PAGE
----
Carin Kilby Clark would like you to check out…5 Simple Tips for Effective Communication With Your TeenMy Profile

    • Reply
      Christine St.Vil
      February 3, 2015 at 1:13 AM

      Carin you’re doing an amazing job! I have friends who do the same thing. I honestly wasn’t sure if I would be able to do it (actually, I flat out told hubby no when he first suggested it LOL). But it’s been so rewarding and we’re able to meet each of our children where they are.

  • Reply
    Elayna Fernandez
    February 3, 2015 at 2:29 AM

    Hi Your blog is so inspiring! I nominated you for The One Lovely Blog Award on my blog, so please check it out here: http://whollyart.com/one-lovely-blog-award Thank you!

  • Reply
    Bernetta
    February 2, 2015 at 10:09 PM

    I don’t homeschool but I think it’s soooo cool that you can do that.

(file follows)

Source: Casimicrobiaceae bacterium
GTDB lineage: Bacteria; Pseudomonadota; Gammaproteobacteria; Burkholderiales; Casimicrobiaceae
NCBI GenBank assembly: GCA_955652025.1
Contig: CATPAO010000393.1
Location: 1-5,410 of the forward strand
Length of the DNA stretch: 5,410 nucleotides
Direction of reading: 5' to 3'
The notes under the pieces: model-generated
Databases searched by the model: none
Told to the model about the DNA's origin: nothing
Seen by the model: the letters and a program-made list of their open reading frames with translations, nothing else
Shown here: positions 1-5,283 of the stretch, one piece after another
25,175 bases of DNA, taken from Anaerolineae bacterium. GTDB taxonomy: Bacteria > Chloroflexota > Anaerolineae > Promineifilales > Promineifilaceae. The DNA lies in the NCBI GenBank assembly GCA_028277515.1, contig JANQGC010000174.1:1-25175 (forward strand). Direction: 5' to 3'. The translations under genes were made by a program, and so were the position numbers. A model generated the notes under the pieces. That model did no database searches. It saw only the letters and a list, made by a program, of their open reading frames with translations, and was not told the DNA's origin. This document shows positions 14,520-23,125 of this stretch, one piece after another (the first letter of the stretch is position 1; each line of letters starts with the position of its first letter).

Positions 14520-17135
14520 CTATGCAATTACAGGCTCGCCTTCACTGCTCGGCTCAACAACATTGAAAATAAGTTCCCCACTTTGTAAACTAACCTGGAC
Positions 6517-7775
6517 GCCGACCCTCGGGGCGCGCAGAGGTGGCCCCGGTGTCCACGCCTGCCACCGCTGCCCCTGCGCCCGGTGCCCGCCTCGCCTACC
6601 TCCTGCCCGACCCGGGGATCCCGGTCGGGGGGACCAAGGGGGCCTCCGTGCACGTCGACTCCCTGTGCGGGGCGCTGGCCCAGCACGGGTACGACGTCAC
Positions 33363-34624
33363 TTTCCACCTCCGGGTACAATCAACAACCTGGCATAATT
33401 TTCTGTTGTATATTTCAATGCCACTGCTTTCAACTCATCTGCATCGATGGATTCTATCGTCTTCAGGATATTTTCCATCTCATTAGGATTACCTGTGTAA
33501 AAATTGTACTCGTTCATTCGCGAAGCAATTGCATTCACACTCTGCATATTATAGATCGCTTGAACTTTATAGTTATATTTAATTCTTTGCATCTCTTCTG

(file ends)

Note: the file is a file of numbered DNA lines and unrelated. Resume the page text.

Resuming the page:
If I knew more about how to do it and were financially able to stay home, I would consider it.
    Bernetta would like you to check out…[Video] I Actually Tried Applying Lipstick as ConcealerMy Profile

    • Reply
      Christine St.Vil
      February 3, 2015 at 1:14 AM

      Thank you Bernetta!!! The rewards definitely outweigh the challenges and sometimes headaches 🙂

  • Reply
    LaShawn
    February 2, 2015 at 10:15 PM

    I always admire the parents who have it in them to homeschool! It’s a blessing for sure! I love reading about african american families that are homeschooling with good results! Keep up the good work!
    LaShawn would like you to check out…Stream of Consciousness Sunday: Disney Princess TrainingMy Profile

    • Reply
      Christine St.Vil
      February 3, 2015 at 1:15 AM